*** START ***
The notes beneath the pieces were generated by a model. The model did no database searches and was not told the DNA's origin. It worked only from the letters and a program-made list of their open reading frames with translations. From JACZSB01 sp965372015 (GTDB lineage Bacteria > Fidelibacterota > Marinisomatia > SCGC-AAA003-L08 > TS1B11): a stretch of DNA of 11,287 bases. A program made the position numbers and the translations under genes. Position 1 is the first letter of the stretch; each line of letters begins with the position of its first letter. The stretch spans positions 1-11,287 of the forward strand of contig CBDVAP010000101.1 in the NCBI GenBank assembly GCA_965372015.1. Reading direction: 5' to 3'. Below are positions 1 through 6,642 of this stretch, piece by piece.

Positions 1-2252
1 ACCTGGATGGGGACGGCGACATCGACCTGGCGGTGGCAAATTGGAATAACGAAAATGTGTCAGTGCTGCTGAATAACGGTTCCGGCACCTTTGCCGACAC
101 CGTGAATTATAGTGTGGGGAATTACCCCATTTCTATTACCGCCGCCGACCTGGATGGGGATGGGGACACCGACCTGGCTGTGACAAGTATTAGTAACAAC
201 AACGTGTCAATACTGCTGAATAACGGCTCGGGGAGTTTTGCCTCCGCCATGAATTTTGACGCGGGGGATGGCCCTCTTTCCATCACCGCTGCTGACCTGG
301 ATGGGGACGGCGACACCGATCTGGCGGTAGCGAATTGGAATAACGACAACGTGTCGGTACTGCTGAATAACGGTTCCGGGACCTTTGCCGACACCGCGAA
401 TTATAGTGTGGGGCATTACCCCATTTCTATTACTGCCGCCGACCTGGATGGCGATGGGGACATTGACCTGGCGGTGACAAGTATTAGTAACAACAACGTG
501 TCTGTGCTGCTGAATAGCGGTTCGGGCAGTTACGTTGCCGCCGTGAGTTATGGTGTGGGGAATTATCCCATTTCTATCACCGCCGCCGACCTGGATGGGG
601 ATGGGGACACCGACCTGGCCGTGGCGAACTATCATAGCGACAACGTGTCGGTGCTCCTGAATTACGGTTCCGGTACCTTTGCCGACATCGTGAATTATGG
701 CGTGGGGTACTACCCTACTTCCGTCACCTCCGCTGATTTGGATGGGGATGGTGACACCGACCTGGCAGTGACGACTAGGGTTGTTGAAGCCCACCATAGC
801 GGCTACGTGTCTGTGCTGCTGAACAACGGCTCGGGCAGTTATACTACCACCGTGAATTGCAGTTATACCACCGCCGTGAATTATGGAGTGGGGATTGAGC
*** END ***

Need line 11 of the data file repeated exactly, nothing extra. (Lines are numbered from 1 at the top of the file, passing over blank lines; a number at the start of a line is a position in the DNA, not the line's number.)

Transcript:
801 GGCTACGTGTCTGTGCTGCTGAACAACGGCTCGGGCAGTTATACTACCACCGTGAATTGCAGTTATACCACCGCCGTGAATTATGGAGTGGGGATTGAGC